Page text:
The December quarter of FY12 saw widespread panic among investors over share pledging by promoters
As share pledging continues to trigger panic selling of stocks, over 70 companies revoked their share pledges in the June quarter.
At the same time, some of the large-cap companies continued to have high volumes of share pledges -- both in terms of percentage of promoter holding as well as value terms -- as loan against shares continued to be one of the easier modes for raising finance in a challenging business environment.
At the end of June quarter, TCS topped the list in share pledging in value terms with a pledge value of $1825 million, with others like Essar Oil, Apollo Hospitals, Tata Motors, Hero Motocorps, M&M, GMR Infra, JSW Steel, Asian Paints, among others making it to the list of top 50 firms.
The utilities sector saw the largest drop in share pledging while healthcare witnessed a pick-up. Consumer discretionary followed by materials had the biggest volume of share pledging by promoters in terms of value. As a percentage of market capitalisation, share pledging was highest for financials and energy, while as a percentage of promoter holding, the percentage of share pledging was highest for energy and lowest for technology.
Utilities, like a few other sectors, have higher promoter share pledges because of collateral requirements.
"At the end of the June quarter, the total value of pledged stocks of Indian companies was $23 billion, down 8 per cent from the lows of March quarter. In rupee terms, the total pledged value stood at Rs 1.28 lakh crore, up 1 per cent QoQ. Marked to market, as per the previous day’s close, the pledged value of shares was $22 billion, down 9 per cent QoQ without accounting for any subsequent changes that may have happened to the number of shares pledged. In rupee terms marked to market, the pledged value of shares was Rs 1.27 lakh crore, down 0.5 per cent QoQ," Morgan Stanley analysts Sheela Rathi,
Ridham Desai, Utkarsh Khandelwal and Amruta Pabalkar said in an analysis.
The December quarter of FY12 saw widespread panic among investors over share pledging by promoters, as disclosures of huge share pledges by promoters and selling of shares by lenders in the open market due to margin calls led stocks to plunge, which caught retail investors off guard on the counters of GTL, GTL Infra, Parsvnath Developers, Suzlon Energy. GTL saw yet another wave of selling this past week, leaving the stock at a lifetime low, after its promoters pledged fresh shares.
Market analysts say while share pledging in a very normal way of raising funds in corporate finance world over, often it becomes problematic when the chips are down.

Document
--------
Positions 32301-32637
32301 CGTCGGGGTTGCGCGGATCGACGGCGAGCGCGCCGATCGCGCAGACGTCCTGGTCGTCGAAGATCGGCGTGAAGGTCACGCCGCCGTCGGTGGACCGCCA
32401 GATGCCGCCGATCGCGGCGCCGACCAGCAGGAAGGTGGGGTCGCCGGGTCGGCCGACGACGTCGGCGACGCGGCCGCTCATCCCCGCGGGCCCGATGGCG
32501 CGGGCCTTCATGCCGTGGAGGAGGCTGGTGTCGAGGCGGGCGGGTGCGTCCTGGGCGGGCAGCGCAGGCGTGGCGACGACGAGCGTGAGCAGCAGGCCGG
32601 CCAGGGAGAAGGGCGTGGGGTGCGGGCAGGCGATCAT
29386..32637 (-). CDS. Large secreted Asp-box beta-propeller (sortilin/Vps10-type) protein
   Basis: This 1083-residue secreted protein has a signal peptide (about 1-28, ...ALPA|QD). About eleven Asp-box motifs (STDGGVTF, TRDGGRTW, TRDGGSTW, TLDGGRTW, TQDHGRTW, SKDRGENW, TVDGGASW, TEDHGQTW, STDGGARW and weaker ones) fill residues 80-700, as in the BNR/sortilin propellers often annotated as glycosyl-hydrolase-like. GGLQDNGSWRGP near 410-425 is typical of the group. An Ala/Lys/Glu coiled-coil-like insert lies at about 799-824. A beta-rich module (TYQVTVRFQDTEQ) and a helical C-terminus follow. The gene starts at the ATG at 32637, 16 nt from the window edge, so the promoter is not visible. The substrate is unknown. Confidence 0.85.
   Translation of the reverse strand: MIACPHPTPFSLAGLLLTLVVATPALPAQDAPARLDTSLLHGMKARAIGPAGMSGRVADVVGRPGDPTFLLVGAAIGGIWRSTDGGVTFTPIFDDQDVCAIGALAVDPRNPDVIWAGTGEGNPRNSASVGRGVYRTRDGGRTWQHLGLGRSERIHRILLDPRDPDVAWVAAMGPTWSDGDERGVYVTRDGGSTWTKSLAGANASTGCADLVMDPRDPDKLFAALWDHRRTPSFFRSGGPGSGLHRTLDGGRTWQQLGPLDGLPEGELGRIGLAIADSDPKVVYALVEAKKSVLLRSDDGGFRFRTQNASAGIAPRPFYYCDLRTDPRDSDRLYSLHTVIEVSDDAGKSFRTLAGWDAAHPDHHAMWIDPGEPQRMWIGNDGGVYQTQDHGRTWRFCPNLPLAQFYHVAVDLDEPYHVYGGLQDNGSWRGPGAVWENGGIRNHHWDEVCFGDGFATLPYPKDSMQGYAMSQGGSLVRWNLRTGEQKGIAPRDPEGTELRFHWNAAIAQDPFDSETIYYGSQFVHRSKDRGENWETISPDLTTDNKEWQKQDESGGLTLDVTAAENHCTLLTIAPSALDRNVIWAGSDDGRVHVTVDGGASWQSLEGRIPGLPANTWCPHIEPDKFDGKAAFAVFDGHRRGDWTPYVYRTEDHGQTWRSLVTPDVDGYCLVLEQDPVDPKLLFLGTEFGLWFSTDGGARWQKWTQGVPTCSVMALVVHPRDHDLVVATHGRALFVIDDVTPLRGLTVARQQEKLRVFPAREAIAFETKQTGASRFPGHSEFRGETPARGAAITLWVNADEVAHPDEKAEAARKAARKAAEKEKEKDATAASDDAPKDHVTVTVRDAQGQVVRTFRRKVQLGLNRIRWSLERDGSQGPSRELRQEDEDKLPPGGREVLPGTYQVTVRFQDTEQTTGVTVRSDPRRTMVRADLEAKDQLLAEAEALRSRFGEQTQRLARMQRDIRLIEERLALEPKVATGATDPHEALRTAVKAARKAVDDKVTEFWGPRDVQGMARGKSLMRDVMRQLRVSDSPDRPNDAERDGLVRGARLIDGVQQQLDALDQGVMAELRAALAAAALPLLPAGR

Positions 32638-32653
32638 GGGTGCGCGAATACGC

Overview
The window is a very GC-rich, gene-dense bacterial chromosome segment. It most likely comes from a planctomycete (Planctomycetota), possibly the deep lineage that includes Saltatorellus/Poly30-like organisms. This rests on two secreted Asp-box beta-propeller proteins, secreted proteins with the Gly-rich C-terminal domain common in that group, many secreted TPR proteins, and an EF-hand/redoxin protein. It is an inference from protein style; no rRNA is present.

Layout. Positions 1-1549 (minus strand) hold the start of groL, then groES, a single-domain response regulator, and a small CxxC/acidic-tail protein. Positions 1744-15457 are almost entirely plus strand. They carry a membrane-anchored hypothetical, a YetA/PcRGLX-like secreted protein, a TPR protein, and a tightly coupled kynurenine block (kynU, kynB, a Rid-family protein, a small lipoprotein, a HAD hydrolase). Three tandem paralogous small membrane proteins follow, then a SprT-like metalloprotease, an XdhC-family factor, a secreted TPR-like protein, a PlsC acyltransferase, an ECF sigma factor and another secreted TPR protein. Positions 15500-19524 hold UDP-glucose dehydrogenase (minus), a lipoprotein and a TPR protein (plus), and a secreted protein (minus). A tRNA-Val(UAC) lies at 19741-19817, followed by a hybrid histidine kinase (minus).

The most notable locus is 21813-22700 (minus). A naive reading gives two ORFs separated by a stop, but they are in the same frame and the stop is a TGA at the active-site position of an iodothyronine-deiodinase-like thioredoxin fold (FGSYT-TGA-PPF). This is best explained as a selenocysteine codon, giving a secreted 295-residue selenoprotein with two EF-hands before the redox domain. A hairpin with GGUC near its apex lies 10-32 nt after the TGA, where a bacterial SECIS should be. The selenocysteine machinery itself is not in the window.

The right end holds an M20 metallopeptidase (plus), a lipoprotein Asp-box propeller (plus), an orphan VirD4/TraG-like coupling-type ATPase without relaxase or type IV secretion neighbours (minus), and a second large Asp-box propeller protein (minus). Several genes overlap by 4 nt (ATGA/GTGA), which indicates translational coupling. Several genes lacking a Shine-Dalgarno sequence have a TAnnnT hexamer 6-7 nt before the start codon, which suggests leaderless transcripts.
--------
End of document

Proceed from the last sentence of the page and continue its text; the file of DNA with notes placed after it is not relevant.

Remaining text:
Says Pankaj Pandey, head of research at ICICIdirect, "In a rising stock market, there is no concern. However, in a down market if the price of the stock declines to a certain level, promoters in a share pledge arrangement are required to make additional payment or pledge more shares. If the promoter defaults or is unable to provide further shares as margin, then the lender may sell the shares in the open market, which may result in an erosion of stock price."
However, Pandey says the method is beneficial for promoters as well as lenders. "It allows promoters access to quick short-term financing whereas lenders charge premium rates for such arrangements," he points out.
Data available on pledged shares for the past 12 quarters show promoters have utilised this method to raise loans on a regular basis. On an average, 8-10 per cent of promoter holdings have been pledged during September 2009-June 2012.
In the June quarter, out of the 814 companies that had reported share pledges in March, a total of 70 revoked their full pledges while 22 companies reported fresh share pledges.
Out of them, 180 companies reported lower pledging versus the previous quarter while 139 companies increased it; 427 others kept their pledge levels unchanged.
Eleven promoters increased their share pledges by more than 25 per cent during the June quarter, while a similar number brought it down by 25 per cent or more. Out of the 767 companies that reported pledging, promoters of 246 companies had pledged more than 50 per cent of their holdings.
These loans typically have a tenure of one to three years and carry a margin requirement of two or three times. "Simply put, it means that the value of the promoters' shares pledged is two to three times the amount of the loan," says Pandey.
According to the Morgan Stanley analysts, assuming a 50 per cent margin, the bank credit to the promoters who had share pledges at the end of June quarter stood at $11.5 billion, which was 2.7 per cent of outstanding bank credit.